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Publication numberUS8060773 B1
Publication typeGrant
Application numberUS 12/639,234
Publication dateNov 15, 2011
Filing dateDec 16, 2009
Priority dateDec 16, 2009
Publication number12639234, 639234, US 8060773 B1, US 8060773B1, US-B1-8060773, US8060773 B1, US8060773B1
InventorsAmol Katkar, Viraj Kamat, Shailesh Marathe
Original AssigneeSymantec Corporation
Export CitationBiBTeX, EndNote, RefMan
External Links: USPTO, USPTO Assignment, Espacenet
Systems and methods for managing sub-clusters within a multi-cluster computing system subsequent to a network-partition event
US 8060773 B1
Abstract
A computer-implemented method for managing sub-clusters within a multi-cluster computing system subsequent to a network-partition event may include: 1) identifying a plurality of computer clusters, 2) identifying a network-partition event that partitions each of the plurality of computer clusters into multiple sub-clusters, 3) identifying, within the multiple sub-clusters, a plurality of nodes that share a common attribute or property, and then 4) ensuring that only those nodes that share the common attribute survive subsequent to the network-partition event. Various other methods, systems, and computer-readable media are also disclosed.
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Claims(20)
1. A computer-implemented method for managing sub-clusters within a multi-cluster computing system subsequent to a network-partition event, at least a portion of the method being performed by a computing device comprising at least one processor, the method comprising:
identifying a multi-cluster computing system comprising a plurality of computer clusters, each of the plurality of computer clusters within the multi-cluster computing system comprising a plurality of nodes;
identifying a network-partition event that partitions each of the plurality of computer clusters within the multi-cluster computing system into multiple sub-clusters;
identifying, within the multiple sub-clusters of the plurality of computer clusters, a plurality of nodes that share a common attribute;
ensuring that only those nodes that share the common attribute survive subsequent to the network-partition event.
2. The method of claim 1, wherein identifying the plurality of nodes that share the common attribute comprises:
identifying a node that is the first to contact a coordination point subsequent to the network-partition event;
identifying at least one attribute of the node;
identifying at least one additional node that possesses the attribute of the node.
3. The method of claim 2, wherein the node that is the first to contact the coordination point subsequent to the network-partition event comprises a proxy node that is configured to contact the coordination point on behalf of all other nodes that share the common attribute.
4. The method of claim 2, further comprising at least one of:
preventing at least one node that lacks the common attribute from contacting the coordination point;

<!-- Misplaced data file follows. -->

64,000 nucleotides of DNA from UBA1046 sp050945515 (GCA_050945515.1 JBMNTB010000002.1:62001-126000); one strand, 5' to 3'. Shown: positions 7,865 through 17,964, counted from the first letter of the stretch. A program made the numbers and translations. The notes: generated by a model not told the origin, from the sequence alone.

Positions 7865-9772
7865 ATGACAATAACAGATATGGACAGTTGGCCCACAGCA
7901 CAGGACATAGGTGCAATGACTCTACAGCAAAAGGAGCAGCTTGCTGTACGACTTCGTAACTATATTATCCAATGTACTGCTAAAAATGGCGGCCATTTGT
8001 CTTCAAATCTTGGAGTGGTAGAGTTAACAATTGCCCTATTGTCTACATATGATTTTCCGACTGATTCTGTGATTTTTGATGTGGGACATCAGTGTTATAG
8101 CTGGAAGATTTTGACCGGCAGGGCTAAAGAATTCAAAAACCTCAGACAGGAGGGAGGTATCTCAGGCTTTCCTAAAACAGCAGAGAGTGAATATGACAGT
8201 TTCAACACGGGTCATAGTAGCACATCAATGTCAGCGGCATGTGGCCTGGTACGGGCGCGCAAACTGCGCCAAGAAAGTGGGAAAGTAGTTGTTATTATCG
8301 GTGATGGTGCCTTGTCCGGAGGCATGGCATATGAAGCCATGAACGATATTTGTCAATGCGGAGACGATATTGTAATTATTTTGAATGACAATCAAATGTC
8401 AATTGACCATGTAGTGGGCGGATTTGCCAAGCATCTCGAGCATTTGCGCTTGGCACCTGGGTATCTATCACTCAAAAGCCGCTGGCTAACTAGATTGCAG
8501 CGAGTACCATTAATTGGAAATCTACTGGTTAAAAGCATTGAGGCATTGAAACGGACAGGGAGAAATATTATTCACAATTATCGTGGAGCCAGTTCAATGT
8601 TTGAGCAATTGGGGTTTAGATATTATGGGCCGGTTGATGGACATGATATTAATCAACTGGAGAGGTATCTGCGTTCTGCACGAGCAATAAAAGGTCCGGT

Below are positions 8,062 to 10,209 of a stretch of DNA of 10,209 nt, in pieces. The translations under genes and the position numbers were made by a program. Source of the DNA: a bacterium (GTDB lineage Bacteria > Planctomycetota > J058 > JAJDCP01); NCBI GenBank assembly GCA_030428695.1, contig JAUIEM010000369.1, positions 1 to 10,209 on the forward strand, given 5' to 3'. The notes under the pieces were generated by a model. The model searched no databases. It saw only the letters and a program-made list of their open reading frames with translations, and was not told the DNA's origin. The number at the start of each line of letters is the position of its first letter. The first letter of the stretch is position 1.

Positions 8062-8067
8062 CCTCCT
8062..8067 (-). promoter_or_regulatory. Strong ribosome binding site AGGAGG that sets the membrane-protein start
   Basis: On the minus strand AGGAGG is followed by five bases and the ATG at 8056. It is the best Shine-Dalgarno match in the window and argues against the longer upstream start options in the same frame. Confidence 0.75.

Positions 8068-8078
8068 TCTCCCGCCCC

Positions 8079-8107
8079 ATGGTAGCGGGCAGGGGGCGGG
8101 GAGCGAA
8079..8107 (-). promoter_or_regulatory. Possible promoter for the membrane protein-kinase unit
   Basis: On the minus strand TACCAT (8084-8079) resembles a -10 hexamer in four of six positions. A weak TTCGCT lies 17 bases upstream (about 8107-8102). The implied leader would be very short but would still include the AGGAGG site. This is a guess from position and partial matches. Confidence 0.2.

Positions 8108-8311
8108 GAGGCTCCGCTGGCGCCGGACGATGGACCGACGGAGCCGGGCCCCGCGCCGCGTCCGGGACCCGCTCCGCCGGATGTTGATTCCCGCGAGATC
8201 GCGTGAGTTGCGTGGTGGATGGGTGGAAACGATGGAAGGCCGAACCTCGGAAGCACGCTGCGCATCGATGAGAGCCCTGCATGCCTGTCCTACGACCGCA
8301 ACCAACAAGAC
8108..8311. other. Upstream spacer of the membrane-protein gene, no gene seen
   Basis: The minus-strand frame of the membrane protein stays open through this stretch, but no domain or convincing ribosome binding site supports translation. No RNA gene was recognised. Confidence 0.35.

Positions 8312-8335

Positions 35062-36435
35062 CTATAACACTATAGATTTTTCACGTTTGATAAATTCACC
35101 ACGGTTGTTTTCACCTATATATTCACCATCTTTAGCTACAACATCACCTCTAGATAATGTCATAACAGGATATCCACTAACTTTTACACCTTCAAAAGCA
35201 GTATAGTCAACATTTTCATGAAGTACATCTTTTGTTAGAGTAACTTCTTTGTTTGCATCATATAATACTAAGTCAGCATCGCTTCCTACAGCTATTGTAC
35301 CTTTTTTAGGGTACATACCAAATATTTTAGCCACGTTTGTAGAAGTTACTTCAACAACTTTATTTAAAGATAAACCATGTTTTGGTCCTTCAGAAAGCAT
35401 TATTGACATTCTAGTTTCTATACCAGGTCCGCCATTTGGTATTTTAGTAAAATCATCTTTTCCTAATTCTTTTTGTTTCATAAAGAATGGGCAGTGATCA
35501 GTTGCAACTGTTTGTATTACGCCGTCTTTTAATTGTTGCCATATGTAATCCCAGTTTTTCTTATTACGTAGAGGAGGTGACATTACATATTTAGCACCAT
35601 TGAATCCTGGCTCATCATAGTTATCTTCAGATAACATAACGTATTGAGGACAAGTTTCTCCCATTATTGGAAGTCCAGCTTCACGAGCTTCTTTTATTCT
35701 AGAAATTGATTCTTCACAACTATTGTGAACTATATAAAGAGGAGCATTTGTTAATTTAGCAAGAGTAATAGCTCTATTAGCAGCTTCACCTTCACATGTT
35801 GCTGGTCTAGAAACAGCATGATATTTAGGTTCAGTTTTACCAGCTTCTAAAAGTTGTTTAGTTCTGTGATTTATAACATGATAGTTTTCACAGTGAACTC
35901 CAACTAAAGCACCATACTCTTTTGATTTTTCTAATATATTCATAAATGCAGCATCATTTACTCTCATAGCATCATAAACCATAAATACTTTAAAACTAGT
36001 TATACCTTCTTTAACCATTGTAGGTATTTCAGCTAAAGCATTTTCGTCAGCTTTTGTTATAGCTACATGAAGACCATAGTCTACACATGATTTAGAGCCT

preventing at least one node that lacks the common attribute from contacting the coordination point until completion of a pre-defined delay period.
5. The method of claim 1, wherein ensuring that only those nodes that share the common attribute survive comprises:
allowing those nodes that share the common attribute to perform tasks on behalf of the plurality of computer clusters;
preventing nodes that lack the common attribute from performing tasks on behalf of the plurality of computer clusters.
6. The method of claim 1, wherein the network-partition event comprises at least one communication failure that prevents sub-clusters within each of the plurality or computer clusters from communicating with one another.
7. The method of claim 6, wherein the communication failure is caused by at least one of:
a node failure;
a communication-infrastructure failure.
8. The method of claim 1, wherein each of the plurality of computer clusters comprises at least one of:
a plurality of virtual machines that are programmed to execute on at least one physical machine;
a plurality of physical machines.
9. The method of claim 1, wherein the common attribute comprises at least one of:
a physical location of the nodes;
a virtual location of the nodes;
at least one application hosted by the nodes.
10. A system for managing sub-clusters within a multi-cluster computing system subsequent to a network-partition event, the system comprising:
an identification module programmed to:
identify a multi-cluster computing system comprising a plurality of computer clusters, each of the plurality of computer clusters within the multi-cluster computing system comprising a plurality of nodes;
identify a network-partition event that partitions each of the plurality of computer clusters within the multi-cluster computing system into multiple sub-clusters;
identify, within the multiple sub-clusters of the plurality of computer clusters, a plurality of nodes that share a common attribute;
a node-survival module programmed to ensure that only those nodes that share the common attribute survive subsequent to the network-partition event;
at least one processor configured to execute the identification module and the node-survival module.
11. The system of claim 10, wherein the identification module identifies the plurality of nodes that share the common attribute by: